I am naked in a bookstore near you.Big box, chain or indie.You can find me there.

The unflattering florescent lighting exposes all and opens me up for discussion, comment and speculation.I am less than a pound and 384 pages long.All those jiggly, messy bits of me that I am usually so good at masking are out there for all to see. I wanted this and now I am terrified. The enormity of the conundrum leaves me dry-mouthed with sweaty palms.

Cracking the spine of the book is more intimate than parting my thighs for sex. You are in my head.I invited you in and you curled right up at the base of my cortex.Snug and tight as a copper coil.Allow me to whisper a confession.I had no idea.None.The physical body may be more accessible and I can deal with that—but my head – what was inside—has always been my own.Years and years of writing fiction for no one but myself, of publishing here and there and yet, enough to keep me going, of having an audience I could count on one hand – had not prepared me for the nakedness of this moment.

When I teach a fiction workshop to High School students I always tell them to write without self-editing.Ignore that voice in your head that tells you that your mother might read this, your grandmother, your father, your teachers.Turn it off because if you are thinking about all those people while you are writing—the writing isn’t true.Besides technical stuff, besides structure and voice, it is the single most important piece of information I think any writer needs to know.And I thought I did know.I thought I was ready.I tell them now while that piece of advice still stands – I had no idea how much of myself I had revealed.That now I had to relinquish everything because I simply had no control over how my words on the page affected people and how in turn they now viewed me.Not the characters I created, but me.The person.Let it go.Add that as the second piece of most valuable advice writers need to know.

The first question most people ask me after they read the book: “Is it real?”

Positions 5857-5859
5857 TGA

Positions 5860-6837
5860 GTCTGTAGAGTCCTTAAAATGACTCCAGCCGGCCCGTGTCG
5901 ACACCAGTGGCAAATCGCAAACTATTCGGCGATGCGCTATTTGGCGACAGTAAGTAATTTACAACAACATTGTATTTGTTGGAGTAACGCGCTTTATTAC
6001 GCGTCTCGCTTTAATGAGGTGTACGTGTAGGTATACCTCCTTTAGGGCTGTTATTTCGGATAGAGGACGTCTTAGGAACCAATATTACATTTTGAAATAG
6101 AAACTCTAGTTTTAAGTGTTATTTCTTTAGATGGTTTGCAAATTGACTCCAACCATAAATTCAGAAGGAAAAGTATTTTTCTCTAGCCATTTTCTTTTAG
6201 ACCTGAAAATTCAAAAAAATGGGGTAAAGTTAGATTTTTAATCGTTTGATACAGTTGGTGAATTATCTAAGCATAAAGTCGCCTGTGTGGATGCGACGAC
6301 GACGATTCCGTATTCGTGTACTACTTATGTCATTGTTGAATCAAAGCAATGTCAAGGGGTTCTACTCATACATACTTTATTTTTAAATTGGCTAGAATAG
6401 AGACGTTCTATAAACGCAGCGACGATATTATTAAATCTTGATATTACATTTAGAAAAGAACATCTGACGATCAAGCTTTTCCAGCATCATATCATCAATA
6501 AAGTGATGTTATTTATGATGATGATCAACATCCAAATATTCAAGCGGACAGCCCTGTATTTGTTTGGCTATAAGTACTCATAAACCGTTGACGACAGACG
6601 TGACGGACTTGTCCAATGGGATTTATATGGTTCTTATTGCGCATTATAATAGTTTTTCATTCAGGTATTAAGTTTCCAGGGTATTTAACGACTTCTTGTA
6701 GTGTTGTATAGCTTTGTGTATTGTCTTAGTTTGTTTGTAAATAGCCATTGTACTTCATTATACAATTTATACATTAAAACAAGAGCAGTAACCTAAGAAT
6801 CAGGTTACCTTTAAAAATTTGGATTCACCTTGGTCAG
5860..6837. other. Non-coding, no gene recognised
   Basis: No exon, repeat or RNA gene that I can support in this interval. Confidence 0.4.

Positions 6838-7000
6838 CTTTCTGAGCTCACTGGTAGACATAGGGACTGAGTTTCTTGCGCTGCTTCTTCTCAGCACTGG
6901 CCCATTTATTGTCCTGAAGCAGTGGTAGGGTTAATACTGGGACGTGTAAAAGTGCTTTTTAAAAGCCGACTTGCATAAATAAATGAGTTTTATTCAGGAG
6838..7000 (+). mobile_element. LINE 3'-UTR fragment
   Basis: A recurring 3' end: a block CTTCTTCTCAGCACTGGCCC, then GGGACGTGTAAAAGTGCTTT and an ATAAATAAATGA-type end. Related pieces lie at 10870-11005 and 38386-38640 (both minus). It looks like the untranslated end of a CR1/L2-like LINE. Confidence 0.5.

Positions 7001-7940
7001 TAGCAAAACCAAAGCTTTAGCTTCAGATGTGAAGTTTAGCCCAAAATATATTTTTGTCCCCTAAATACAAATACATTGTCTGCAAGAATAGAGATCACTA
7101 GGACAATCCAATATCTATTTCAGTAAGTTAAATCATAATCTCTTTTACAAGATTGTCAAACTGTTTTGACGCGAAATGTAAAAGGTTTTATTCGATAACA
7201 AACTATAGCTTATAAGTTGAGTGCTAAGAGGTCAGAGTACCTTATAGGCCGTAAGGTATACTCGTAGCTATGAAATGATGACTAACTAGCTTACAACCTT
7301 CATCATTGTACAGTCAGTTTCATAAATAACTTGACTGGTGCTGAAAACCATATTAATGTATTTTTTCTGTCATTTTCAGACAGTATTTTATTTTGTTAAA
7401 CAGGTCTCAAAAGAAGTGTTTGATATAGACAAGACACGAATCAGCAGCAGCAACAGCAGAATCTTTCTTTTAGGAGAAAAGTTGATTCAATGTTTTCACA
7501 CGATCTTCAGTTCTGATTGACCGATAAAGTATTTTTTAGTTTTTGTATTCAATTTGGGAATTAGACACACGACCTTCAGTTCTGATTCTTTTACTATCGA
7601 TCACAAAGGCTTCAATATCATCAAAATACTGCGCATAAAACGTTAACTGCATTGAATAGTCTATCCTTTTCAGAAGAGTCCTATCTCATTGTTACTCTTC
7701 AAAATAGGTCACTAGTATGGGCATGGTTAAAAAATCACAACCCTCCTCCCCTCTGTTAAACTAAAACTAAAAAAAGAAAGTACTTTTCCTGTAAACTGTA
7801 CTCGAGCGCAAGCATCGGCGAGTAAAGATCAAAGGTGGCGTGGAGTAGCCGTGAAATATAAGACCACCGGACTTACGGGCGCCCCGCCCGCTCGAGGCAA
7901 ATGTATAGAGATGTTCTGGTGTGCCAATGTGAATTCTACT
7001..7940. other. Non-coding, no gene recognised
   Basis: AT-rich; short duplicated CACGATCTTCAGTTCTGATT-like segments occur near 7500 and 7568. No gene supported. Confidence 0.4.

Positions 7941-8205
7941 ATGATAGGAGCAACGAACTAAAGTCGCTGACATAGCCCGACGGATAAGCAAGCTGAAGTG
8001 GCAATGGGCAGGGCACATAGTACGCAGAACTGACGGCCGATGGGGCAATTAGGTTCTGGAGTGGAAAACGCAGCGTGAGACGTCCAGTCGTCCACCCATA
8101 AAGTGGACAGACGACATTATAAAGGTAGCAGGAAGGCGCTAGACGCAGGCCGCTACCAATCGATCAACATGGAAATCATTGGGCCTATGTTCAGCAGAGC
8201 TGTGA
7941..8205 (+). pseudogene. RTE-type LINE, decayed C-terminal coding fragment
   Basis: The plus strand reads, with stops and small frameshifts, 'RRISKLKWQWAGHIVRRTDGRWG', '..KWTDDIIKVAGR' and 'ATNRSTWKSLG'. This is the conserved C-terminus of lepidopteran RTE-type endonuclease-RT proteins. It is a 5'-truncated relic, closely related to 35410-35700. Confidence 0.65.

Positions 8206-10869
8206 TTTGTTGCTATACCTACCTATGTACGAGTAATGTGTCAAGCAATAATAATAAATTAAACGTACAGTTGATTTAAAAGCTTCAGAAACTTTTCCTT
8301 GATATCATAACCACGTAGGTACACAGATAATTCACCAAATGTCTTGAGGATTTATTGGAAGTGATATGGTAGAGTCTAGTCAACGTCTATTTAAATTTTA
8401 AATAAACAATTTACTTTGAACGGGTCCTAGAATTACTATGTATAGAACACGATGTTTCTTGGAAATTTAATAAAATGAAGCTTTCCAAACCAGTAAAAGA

And I answer: “No, It’s fiction.”

To which they respond with a smirk, a cocked brow or a stare of disbelief.

“But,” they will continue.“How do you know these things?”

That question stops me dead.How do I know these things?How do you answer that?I am a voyeur.I am curious.I know how to use Wikipedia and Google.Really—what response would satisfy that question?

And then there are the people who have told me: “That (meaning something in my book) could never have happened in real life.”

My first defense used to be a justification about fiction.After answering that way for a few months I slowly began to realize that their knee jerk reaction to the reality of it all is masking something else.Usually the reader has been affected in some way – be it disturbed or delighted – and they want me to reassure them that my book is indeed a fictional world where the lines with reality will never blur.You stay on that side and I’ll stay over here.Never the two shall meet.

I have lost a fraction of anonymity. Some people hate me, some love me, and some are indifferent. I have been ranked, reviewed, discussed, maligned, mocked, rebuked, targeted, revered, and stroked.Stars ranging from one to five follow my name.Even the Internet knows me. You are forever in cyberspace, someone recently said.When I get letters from people who say they are glad they found me and the book, I feel lost – even though I’ve always been here.At book groups, at readings, at Q & A’s, some have confessed their innermost anxieties, fears, longings and desires.When the atmosphere becomes too confessional I have to beg off, step back, and make sure the line between fiction and reality still exists because I am afraid that if I don’t I will never write again.I don’t want to accidentally tell someone else’s story.I don’t want to give something away that doesn’t belong to me but will forever be attributed to me as if I have lived it and felt it all because it is on the page.

I’m learning to live with the panic of being found out.I want to be here. I am grateful to be here – I am slowly regaining my equilibrium.I had thought I could separate the parts of me that had nothing to do with the book until I realized I was lying to myself.I am the book.I am right there in every word, every sentence, every paragraph, and every page.Naked.